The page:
Trade Group Urges FDIC to Reject NelNet Bank Application
On Wednesday, the Independent Community Bankers of America (ICBA) asked the Federal Deposit Insurance Corp. (FDIC) to deny Nelnet’s application to become an Industrial Loan Corporation (ILC) bank. ILC banks are special purpose banks that are not required to adhere to the same regulations as other banks, yet they can bear the same risk of failing.
“The ILC loophole allows commercial interests to own full-service banks while avoiding the legal restrictions and regulatory supervision that apply to other bank holding companies—threatening the financial system and creating an uneven regulatory playing field,” said ICBA President and CEO Rebeca Romero Rainey in a statement.
Furthermore, in a letter to the FDIC, the community bank trade group proposed a two year moratorium on future ILC bank applications. ILC bank charters are attractive to fintech companies because they offer reduced regulations (compared to traditional bank charters) and access to all 50 states.
“To support a safe and sound financial system and to maintain the separation of banking and commerce, the FDIC should impose a two-year application moratorium and Congress should close the ILC loophole for good,” Rainey said. “Our deposit-insurance system was created to protect depositors—not commercial firms.”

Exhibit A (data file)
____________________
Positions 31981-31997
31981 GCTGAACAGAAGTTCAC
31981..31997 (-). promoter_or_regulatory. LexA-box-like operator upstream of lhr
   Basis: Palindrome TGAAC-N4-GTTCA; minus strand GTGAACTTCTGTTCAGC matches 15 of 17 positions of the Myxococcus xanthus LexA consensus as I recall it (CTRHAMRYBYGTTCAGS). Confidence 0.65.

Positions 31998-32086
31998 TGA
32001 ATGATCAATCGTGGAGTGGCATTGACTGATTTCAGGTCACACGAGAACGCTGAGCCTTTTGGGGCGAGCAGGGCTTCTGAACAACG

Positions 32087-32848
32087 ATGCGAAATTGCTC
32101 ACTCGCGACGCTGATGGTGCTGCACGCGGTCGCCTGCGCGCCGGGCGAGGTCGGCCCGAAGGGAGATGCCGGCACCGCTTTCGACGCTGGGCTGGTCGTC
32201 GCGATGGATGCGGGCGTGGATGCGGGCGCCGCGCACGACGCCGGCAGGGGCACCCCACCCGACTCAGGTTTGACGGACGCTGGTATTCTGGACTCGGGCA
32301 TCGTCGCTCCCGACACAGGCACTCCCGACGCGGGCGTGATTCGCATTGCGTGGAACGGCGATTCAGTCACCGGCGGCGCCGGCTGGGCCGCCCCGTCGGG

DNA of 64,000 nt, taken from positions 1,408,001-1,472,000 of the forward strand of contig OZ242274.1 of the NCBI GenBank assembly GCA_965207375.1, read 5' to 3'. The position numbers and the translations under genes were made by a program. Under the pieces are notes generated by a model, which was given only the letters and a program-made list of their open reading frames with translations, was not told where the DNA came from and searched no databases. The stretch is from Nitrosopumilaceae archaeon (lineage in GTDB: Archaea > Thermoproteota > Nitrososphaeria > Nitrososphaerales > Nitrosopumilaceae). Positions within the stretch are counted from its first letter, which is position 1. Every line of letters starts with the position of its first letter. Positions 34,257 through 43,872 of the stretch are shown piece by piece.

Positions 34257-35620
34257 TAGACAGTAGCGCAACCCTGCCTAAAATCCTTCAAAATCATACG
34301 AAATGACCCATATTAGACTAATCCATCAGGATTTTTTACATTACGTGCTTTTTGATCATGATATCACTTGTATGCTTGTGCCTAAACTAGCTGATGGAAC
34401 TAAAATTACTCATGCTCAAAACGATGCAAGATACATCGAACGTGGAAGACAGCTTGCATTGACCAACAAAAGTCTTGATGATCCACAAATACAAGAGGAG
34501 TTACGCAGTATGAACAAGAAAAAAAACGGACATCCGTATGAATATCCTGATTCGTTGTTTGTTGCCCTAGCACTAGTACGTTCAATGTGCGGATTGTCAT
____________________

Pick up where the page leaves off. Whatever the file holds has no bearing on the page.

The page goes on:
ICBA’s letter references the fairly recent ILC bank applications of two other fintech companies, SoFi and Square. Square withdrew its application last month, but said it had plans to refile. SoFi withdrew its application last October following sexual harassment allegations against its then CEO Mike Cagney. The company has not stated that it has plans to refile the application.
The ICBA’s request for a moratorium on applications for ILC bank charters comes right after the U.S. Office of the Comptroller of the Currency (OCC) opened its doors this week to fintechs interested in obtaining special purpose bank charters. So now fintechs have a few options if they aspire to become a bank.
The ICBA’s mission is to advocate for the community banking industry. It represents nearly 5,700 community banks in the U.S.
Last modified: August 3, 2018
Todd Stone is a reporter for deBanked.